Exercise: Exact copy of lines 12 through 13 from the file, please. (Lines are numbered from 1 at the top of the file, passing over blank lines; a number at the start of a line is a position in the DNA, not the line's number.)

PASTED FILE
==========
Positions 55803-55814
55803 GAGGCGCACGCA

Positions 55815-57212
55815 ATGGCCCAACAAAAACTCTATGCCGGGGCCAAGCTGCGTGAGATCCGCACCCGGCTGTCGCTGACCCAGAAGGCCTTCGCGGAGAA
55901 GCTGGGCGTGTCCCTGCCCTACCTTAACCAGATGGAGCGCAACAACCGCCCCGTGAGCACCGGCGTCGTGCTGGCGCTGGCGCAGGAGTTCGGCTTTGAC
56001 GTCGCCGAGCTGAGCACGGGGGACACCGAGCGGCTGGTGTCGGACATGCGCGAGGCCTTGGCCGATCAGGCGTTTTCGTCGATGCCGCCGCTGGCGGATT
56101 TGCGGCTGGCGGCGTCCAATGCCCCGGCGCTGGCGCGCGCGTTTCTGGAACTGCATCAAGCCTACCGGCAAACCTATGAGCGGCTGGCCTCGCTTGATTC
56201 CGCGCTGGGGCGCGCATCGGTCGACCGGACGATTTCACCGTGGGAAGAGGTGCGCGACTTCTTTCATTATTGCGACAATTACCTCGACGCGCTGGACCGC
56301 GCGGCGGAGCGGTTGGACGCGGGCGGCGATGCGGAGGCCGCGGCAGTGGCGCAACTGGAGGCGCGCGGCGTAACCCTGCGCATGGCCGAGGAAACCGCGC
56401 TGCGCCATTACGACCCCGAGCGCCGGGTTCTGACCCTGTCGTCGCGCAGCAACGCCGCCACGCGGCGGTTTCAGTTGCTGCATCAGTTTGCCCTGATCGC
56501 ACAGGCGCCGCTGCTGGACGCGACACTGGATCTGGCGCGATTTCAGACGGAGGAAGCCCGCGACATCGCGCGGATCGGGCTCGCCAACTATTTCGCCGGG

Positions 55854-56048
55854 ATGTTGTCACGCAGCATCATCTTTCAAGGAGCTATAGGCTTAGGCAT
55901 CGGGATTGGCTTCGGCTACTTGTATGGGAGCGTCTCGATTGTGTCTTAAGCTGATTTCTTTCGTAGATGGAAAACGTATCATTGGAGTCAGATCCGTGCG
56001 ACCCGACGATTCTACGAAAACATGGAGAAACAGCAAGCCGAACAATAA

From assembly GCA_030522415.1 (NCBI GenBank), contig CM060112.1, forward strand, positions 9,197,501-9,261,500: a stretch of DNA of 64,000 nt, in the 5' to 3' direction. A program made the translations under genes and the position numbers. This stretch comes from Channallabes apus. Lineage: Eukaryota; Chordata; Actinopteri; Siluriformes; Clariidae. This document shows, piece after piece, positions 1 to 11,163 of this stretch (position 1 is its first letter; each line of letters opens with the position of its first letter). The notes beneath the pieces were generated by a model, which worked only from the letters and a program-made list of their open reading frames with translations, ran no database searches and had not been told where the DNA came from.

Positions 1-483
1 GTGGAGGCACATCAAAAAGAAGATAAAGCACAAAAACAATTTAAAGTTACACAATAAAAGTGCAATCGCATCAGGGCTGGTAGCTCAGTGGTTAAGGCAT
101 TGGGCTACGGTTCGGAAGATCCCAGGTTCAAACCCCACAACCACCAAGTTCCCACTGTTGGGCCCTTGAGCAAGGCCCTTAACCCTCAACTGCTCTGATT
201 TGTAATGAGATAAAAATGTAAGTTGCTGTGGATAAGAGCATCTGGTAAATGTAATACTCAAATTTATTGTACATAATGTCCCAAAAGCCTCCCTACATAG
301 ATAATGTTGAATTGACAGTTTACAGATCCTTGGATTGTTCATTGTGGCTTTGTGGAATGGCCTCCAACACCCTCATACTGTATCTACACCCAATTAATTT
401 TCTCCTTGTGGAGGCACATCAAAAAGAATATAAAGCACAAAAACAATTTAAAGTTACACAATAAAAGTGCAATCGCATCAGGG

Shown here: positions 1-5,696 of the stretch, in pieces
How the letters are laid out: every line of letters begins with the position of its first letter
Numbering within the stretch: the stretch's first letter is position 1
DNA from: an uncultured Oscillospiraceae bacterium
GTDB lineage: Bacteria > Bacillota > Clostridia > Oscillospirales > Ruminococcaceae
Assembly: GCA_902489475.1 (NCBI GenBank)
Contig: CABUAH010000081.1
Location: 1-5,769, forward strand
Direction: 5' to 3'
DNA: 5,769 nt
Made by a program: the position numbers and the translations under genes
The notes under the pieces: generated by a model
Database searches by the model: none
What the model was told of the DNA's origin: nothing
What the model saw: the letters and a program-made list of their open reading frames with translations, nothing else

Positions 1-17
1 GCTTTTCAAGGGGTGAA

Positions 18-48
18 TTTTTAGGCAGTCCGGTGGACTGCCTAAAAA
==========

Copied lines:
Positions 55854-56048
55854 ATGTTGTCACGCAGCATCATCTTTCAAGGAGCTATAGGCTTAGGCAT